Dengue virus (DENV) infection, the most common mosquito-transmitted viral infection, can cause a range of diseases from self-limiting dengue fever to life-threatening dengue hemorrhagic fever and shock syndrome. Thrombocytopenia is a major characteristic observed in both mild and severe dengue disease and is significantly correlated with the progression of dengue severity. Previous studies have shown that DENV nonstructural protein 1 (NS1), which can be secreted into patients' blood, can stimulate immune cells via Toll-like receptor 4 (TLR4) and can cause endothelial leakage. However, it is unclear whether DENV NS1 can directly induce platelet activation or cause thrombocytopenia during DENV infection. In this study, we first demonstrated that DENV but not Zika virus cell culture supernatant could induce P-selectin expression and phosphatidylserine (PS) exposure in human platelets, both of which were abolished when NS1 was depleted from the DENV supernatant. Similar results were found using recombinant NS1 from all four serotypes of DENV, and those effects were blocked in the presence of anti-NS1 F(ab')2, anti-TLR4 antibody, a TLR4 antagonist (Rhodobacter sphaeroides lipopolysaccharide, LPS-Rs) and a TLR4 signaling inhibitor (TAK242), but not polymyxin B (an LPS inhibitor). Moreover, the activation of platelets by DENV NS1 promoted subthreshold concentrations of adenosine diphosphate (ADP)- induced platelet aggregation and enhanced platelet adhesion to endothelial cells and phagocytosis by macrophages. Finally, we demonstrated that DENV-induced thrombocytopenia and hemorrhage were attenuated in TLR4 knockout and wild-type mice when NS1 was depleted from DENV supernatant. Taken together, these results suggest that the binding of DENV NS1 to TLR4 on platelets can trigger its activation, which may contribute to thrombocytopenia and hemorrhage during dengue infection.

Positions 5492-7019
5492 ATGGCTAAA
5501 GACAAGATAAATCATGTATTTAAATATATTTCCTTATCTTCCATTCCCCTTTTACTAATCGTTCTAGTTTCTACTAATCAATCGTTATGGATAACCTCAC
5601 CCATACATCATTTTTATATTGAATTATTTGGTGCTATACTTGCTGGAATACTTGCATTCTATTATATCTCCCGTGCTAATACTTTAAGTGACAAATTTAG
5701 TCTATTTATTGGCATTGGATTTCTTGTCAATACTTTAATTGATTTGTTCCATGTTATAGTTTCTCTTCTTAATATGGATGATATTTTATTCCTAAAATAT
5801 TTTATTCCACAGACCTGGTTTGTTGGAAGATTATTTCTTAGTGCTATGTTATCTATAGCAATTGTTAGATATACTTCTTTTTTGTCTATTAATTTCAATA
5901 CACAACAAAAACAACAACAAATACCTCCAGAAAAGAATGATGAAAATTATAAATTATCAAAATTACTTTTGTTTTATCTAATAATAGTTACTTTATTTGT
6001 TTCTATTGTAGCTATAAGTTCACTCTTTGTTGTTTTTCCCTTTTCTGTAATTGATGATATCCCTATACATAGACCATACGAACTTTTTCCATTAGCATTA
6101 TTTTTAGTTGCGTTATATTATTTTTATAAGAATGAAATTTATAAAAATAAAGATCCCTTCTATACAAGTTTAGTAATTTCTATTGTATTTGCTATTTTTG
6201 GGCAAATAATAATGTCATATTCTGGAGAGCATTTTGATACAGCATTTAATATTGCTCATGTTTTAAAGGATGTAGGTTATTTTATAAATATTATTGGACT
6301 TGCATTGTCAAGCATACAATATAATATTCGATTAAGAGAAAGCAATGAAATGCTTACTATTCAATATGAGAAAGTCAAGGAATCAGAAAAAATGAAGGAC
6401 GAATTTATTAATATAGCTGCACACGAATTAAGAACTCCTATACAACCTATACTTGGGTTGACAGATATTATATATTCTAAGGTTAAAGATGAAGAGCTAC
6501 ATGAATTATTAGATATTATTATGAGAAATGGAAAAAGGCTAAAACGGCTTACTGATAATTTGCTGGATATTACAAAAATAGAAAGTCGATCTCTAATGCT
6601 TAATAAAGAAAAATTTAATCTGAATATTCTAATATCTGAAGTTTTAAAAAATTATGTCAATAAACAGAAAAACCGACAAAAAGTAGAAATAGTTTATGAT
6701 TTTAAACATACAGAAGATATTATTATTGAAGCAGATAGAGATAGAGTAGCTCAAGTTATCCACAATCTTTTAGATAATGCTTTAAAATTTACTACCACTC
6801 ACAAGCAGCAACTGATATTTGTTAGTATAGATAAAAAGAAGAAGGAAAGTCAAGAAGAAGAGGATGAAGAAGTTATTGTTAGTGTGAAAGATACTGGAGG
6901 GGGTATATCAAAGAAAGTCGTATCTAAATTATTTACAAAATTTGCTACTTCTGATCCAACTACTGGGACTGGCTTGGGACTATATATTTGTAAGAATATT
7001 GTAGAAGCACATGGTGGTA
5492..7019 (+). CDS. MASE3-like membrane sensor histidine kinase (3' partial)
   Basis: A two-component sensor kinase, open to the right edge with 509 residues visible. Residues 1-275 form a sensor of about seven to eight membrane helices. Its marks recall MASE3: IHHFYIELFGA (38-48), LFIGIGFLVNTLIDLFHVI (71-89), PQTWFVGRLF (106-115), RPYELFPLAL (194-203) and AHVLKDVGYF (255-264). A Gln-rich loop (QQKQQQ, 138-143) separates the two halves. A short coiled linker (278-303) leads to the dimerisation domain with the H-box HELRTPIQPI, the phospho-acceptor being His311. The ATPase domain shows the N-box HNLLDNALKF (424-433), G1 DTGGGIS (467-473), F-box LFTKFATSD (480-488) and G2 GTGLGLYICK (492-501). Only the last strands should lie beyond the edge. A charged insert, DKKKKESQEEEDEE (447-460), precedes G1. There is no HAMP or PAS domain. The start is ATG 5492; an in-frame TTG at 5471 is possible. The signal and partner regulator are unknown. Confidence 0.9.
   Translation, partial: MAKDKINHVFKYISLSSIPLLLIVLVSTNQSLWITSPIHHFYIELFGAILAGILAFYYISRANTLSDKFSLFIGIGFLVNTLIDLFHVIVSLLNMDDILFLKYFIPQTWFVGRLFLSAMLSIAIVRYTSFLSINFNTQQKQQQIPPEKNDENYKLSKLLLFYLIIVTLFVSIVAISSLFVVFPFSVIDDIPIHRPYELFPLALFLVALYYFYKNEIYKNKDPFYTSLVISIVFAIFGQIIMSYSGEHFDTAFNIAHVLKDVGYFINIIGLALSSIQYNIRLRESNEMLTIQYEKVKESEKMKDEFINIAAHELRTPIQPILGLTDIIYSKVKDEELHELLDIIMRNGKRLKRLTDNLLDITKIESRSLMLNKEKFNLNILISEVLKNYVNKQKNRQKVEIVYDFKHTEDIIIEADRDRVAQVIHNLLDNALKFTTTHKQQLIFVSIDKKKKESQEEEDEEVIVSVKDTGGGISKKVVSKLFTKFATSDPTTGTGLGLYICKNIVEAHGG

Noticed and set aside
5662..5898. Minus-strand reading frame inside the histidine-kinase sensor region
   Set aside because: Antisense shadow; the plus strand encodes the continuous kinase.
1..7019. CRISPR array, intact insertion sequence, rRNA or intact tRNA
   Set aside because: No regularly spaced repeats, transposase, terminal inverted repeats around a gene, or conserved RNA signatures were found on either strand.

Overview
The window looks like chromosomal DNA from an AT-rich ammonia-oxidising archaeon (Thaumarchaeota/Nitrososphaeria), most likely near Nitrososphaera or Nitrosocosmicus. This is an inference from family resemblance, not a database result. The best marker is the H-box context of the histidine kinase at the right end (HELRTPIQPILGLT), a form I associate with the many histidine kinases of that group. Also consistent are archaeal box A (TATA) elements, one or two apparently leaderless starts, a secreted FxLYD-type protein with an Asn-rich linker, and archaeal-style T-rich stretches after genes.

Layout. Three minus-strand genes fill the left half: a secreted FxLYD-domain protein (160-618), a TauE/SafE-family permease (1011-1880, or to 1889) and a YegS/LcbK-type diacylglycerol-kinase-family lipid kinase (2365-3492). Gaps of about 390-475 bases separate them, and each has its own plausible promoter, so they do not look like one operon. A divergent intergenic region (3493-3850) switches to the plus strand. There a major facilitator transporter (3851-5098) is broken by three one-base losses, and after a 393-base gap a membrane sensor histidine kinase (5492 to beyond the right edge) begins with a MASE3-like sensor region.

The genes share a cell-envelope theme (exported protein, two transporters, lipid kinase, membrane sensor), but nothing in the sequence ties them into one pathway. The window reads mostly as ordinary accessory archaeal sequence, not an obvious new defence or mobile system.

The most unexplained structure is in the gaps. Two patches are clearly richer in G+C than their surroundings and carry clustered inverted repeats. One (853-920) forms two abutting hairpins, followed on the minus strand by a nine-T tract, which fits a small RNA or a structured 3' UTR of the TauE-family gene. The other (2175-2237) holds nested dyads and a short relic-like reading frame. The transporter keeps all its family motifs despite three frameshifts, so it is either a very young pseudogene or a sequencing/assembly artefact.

All Science Journal Classification (ASJC) codes
- Molecular Biology